3

I have a healthy distrust of Google Translate, which translates the proper name "Memorial Day" into...

Diem in Monimentum

The reverse translation becomes "Day of Remembrance," which is accurate if not precise. Google translate often has alternatives and commentary from online participants, but in this case, there are none, which makes me nervous. Do you agree with this translation? I'm developing a poster for the U.S. holiday and want to be sure the expression I use represents not just the translation of words, but also the translation of intent (aka, an idiom).

3

You could probably do something like Dies Memorialis (sing) or Dies Memorialum (plural), which should be fairly easy to understand for non-speakers of Latin. I personally like the latter better since Memorial Day is about more than a single person.

| improve this answer | |
  • The plural could also be "Dies Memorales" depending on if one wants a nominative phrase. – Nickimite May 18 at 3:25
  • Dies memorialis can also be interpreted as a simple combination of noun and adjective in the nominative (and both can be declined in parallel). I like this best. – Sebastian Koppehel May 18 at 19:07
  • @Nickimite What form of what word would memorales be? – Sebastian Koppehel May 18 at 19:07
2

"Diem in Monimentum" means '(someone does something) into/against a monument.'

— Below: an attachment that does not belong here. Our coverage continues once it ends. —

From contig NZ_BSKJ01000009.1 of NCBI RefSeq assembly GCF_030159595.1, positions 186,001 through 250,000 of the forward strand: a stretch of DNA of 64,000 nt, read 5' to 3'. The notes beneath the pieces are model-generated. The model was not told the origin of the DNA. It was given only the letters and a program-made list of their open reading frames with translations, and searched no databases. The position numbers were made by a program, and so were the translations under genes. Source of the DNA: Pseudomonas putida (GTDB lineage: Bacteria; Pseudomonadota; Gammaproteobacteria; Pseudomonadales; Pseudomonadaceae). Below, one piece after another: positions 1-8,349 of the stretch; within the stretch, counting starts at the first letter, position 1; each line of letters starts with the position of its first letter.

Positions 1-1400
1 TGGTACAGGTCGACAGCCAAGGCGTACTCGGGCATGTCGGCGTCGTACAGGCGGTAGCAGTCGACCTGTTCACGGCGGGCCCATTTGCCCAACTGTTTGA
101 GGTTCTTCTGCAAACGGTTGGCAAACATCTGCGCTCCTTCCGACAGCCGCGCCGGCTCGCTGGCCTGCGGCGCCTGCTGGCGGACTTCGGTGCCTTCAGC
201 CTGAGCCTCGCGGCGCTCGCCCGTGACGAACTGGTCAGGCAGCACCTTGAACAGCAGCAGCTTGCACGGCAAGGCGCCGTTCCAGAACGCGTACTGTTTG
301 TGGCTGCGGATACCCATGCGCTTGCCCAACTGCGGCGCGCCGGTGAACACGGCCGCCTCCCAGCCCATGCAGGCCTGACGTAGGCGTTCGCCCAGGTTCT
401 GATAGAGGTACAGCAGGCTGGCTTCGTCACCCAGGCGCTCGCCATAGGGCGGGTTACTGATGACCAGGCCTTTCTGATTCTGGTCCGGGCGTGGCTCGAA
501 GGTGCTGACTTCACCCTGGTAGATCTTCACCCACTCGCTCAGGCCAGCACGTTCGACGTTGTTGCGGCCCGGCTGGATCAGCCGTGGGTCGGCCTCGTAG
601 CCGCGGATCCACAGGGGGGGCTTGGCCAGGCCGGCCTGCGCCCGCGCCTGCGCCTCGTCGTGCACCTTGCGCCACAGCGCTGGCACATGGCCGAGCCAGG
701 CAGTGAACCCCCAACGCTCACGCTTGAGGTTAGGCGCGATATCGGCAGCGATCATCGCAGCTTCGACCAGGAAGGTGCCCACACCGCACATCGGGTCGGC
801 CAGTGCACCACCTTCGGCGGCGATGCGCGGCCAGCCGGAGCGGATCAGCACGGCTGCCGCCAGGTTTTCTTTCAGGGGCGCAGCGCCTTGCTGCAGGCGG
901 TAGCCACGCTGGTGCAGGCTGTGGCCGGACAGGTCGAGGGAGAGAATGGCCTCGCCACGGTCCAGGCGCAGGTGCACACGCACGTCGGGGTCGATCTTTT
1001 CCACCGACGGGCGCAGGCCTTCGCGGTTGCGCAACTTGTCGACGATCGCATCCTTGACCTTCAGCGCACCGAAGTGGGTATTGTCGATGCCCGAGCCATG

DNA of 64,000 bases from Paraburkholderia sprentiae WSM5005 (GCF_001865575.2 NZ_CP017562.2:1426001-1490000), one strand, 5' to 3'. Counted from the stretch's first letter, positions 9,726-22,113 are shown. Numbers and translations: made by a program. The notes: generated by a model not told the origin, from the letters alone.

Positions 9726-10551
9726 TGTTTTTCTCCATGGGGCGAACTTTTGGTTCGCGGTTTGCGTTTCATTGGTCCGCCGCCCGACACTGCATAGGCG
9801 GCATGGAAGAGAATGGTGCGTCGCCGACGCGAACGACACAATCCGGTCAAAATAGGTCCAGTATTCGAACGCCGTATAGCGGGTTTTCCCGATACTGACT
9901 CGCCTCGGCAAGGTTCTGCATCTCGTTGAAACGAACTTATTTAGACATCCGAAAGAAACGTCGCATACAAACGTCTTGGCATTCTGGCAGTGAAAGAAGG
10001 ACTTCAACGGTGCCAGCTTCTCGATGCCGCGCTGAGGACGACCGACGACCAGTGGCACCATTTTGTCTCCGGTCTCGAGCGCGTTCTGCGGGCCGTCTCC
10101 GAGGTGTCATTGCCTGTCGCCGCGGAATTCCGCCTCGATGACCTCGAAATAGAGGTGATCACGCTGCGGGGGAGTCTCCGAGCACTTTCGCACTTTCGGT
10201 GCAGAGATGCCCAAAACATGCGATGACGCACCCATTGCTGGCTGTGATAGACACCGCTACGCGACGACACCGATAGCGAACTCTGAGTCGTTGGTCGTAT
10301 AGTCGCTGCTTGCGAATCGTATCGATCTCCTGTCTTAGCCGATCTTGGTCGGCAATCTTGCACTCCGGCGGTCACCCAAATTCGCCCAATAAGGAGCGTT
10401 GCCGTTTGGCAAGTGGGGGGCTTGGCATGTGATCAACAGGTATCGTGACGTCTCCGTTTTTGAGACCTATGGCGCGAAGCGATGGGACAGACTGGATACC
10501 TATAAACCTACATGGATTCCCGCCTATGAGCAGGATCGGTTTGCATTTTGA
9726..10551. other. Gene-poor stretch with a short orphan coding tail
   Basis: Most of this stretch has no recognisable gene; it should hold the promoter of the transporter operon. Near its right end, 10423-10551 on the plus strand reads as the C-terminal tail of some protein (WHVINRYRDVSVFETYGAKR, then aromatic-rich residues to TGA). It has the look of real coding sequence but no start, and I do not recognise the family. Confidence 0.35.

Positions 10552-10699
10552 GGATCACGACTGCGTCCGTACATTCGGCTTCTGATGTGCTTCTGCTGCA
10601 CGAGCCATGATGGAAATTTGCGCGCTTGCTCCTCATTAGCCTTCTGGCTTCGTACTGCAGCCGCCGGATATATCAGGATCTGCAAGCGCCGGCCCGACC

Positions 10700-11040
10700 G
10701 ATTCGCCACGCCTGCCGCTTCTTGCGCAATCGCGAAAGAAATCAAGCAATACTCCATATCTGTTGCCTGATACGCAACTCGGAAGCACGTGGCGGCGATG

If I would translate memorial day, it would either be a direct translation of the English phrase: "Dies Monumenti" aka Day of the Monument. 'Dies' is in the nominative case, as most Latin words are by default.

Otherwise, I would translate what you are celebrating. Memorial day is a day to honor the troops who have fallen in service to their country. Thus, I would suggest "Militum Dies Magnorum" or 'Day of Great Soldiers.'

Or perhaps "Dies Martis Militum" 'Day of the Soldiers of Mars,' which plays up the divine role of the soldiers.

And maybe "Dies in Memoria Tenenda" -- 'A day which must be held in memory.'

P.S. Most Roman holidays end in -ia. "Memorialia" could be a good Romanization of the English holiday.

| improve this answer | |
  • Monimentum does mean the monument; but also the person/ event remembered. Hence Monimentum Viret means both the monument is green and (their) memory is fresh. – Hugh May 18 at 1:22
  • That information might make a good answer in and of itself! – Nickimite May 18 at 2:16

Your Answer

By clicking “Post Your Answer”, you agree to our terms of service, privacy policy and cookie policy

Not the answer you're looking for? Browse other questions tagged or ask your own question.